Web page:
04. La'Porsha Renae, "Battles": Now *this* is an Idol coronation song. Mostly, La'Porsha's Renae's "Battles" falls in line with the show's long legacy of vaguely inspirational ballads, but that's something that is tried and true, and it falls nicely in line with La'Porsha's life story. It's interesting how reserved La'Porsha was on this song, she didn't reach for her crazy vibrato or her insane high notes. Instead, she was confident, proud and consistently strong, which is more than we can say for at least one of her competitors. Like Trent's coronation single, I worry about the commercial viability of "Battles," but this song could be a nice strong start to a soul career for this Idol standout.

03. La'Porsha Renae, "Diamonds": When La'Porsha Renae first sang "Diamonds," it was a real standout moment. I know this Rihanna track is a lot of people's favorite song of her's, but I have always found it to be a little boring and certainly very repetitive. But, in La'Porsha's hands, this song got a renewed life. La'Porsha held back for a lot of this episode, but she mixed together her velvet tone with that oh-so-crazy growl for her final Idol performance, and it was incredibly magnetizing. La'Porsha hit the runs and the vibrato and the range and the poise of this song flawlessly, and it was a strong moment for Idol to go out on.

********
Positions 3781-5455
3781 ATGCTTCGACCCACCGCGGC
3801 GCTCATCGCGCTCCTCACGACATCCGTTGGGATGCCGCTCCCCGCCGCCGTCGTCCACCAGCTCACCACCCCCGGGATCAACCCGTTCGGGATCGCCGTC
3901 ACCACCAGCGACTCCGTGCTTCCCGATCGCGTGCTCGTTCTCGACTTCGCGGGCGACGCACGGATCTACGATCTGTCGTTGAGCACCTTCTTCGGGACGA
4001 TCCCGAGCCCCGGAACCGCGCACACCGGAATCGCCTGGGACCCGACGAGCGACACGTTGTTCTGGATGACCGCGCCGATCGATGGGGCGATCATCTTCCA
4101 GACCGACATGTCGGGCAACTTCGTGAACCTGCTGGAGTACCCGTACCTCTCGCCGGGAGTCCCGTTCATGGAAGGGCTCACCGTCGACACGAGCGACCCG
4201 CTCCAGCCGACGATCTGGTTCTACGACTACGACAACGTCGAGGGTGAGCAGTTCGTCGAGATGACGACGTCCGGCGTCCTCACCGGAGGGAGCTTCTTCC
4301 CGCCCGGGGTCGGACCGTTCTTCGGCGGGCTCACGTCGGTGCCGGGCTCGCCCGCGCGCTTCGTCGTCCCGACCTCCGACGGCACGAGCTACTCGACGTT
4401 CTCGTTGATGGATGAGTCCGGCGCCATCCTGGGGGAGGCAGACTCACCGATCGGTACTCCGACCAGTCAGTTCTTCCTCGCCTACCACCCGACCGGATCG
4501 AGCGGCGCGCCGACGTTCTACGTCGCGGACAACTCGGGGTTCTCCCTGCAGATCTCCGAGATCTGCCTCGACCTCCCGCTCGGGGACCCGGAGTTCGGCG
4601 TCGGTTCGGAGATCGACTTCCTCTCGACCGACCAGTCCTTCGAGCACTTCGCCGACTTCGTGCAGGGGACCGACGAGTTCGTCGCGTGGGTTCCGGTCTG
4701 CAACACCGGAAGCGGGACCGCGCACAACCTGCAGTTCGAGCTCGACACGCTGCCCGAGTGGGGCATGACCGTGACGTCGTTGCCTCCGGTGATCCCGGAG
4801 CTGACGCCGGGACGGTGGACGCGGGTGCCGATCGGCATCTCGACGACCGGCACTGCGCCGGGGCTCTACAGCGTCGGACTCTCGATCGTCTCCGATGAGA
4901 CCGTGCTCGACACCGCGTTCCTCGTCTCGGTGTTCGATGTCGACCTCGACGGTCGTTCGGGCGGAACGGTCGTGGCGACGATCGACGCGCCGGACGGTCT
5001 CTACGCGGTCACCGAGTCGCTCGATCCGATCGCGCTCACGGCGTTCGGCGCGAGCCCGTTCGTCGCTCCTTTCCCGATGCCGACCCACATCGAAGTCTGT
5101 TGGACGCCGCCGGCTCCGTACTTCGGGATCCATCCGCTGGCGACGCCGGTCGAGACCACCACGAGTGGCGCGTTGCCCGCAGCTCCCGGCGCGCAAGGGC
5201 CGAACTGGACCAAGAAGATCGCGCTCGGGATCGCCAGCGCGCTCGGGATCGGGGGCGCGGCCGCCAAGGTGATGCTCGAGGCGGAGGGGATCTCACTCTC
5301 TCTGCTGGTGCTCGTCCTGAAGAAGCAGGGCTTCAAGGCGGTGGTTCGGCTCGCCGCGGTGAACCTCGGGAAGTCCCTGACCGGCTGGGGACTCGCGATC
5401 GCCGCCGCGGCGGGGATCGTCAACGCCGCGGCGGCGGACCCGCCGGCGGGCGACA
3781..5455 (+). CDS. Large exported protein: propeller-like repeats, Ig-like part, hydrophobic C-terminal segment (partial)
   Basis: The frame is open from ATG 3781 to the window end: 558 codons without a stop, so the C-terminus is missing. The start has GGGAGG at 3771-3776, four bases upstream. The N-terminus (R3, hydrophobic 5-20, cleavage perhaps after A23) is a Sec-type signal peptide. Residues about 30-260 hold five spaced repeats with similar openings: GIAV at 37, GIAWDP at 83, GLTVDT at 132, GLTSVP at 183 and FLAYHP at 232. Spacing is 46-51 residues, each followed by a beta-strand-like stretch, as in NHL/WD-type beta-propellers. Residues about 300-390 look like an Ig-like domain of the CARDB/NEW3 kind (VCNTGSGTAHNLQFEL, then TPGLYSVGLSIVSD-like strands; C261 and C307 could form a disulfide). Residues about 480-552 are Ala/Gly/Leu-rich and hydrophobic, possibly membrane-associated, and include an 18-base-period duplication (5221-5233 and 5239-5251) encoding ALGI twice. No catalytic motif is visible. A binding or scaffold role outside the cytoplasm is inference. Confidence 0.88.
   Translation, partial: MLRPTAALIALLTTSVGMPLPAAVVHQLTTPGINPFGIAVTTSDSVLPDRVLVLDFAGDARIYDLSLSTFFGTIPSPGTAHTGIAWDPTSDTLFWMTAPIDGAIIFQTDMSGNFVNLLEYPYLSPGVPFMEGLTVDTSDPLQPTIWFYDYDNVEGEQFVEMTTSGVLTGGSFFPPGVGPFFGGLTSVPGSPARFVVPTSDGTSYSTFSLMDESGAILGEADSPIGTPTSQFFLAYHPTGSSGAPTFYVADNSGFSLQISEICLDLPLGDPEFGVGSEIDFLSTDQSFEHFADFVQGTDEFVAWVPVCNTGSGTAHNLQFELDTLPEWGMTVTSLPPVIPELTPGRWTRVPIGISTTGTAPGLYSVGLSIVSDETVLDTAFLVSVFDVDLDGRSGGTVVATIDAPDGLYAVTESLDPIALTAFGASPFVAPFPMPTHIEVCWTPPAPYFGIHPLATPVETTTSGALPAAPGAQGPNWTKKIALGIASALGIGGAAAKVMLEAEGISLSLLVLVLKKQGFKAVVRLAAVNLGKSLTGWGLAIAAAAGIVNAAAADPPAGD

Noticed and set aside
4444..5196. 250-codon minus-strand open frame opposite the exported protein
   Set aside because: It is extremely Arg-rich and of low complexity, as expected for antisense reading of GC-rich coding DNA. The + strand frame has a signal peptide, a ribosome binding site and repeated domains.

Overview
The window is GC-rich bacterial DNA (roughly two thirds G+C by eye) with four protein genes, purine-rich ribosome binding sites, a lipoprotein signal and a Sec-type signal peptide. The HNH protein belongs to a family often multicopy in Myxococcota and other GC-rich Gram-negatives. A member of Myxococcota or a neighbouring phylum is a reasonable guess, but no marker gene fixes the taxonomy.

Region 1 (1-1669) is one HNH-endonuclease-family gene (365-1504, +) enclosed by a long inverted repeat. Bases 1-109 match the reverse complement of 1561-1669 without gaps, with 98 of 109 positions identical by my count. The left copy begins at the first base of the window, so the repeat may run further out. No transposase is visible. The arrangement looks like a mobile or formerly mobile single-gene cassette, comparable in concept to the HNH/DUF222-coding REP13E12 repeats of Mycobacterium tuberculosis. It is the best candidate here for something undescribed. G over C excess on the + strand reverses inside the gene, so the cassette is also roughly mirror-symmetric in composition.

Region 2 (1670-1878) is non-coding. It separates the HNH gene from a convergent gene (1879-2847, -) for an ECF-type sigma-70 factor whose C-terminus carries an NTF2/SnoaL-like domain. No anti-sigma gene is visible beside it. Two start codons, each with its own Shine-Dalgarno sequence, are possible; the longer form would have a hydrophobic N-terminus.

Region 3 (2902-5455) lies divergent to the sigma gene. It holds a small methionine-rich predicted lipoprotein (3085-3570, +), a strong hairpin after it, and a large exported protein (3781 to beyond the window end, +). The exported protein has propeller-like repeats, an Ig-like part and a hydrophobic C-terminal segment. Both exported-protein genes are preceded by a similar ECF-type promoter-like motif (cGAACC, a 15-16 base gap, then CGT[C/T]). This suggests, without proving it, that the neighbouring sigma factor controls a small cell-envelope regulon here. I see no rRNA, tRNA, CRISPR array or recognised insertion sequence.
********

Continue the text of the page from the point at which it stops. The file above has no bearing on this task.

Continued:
02. La'Porsha Renae, "A House Is Not a Home": There is a real sweet, syrupy side to La'Porsha Renae's voice. It's something that, somehow, took me a long time to notice. But in her rendition of the classic soul hit "A House Is Not a Home," that sweetness was on full display. It was interesting that both of Simon Fuller's picks were such classics, and it felt like a callback to a time when Idol couldn't necessarily get more modern hits for its contestants. With that point aside, La'Porsha injected SO MUCH MEANING into every single lyric and it was so poised yet emotional and vulnerable at all the right times. And oh, was it satisfying.

01. Trent Harmon, "Chandelier": Wow. Admittedly, if you're a vocalist with a major range, Sia's "Chandelier" is always going to be a homerun for you. And that's something that Trent possesses. Unlike a lot of people, I wasn't such a fan of Trent's "Chandelier" the first time around. I thought it lacked a meaningfulness. But, with a new arrangement, I see why this was the song that he chose to revisit for his final showing as a contestant on American Idol. This performance was packed with his falsetto, which was notably absent from his first two picks. And it just hit the sweet spot of vulnerability, dignity and a stellar raw talent on full display. Trent has grown leaps and bounds throughout this competition. And while at times I still find him incredibly hokey, this was not one of those moments. And that massive standing ovation proved it.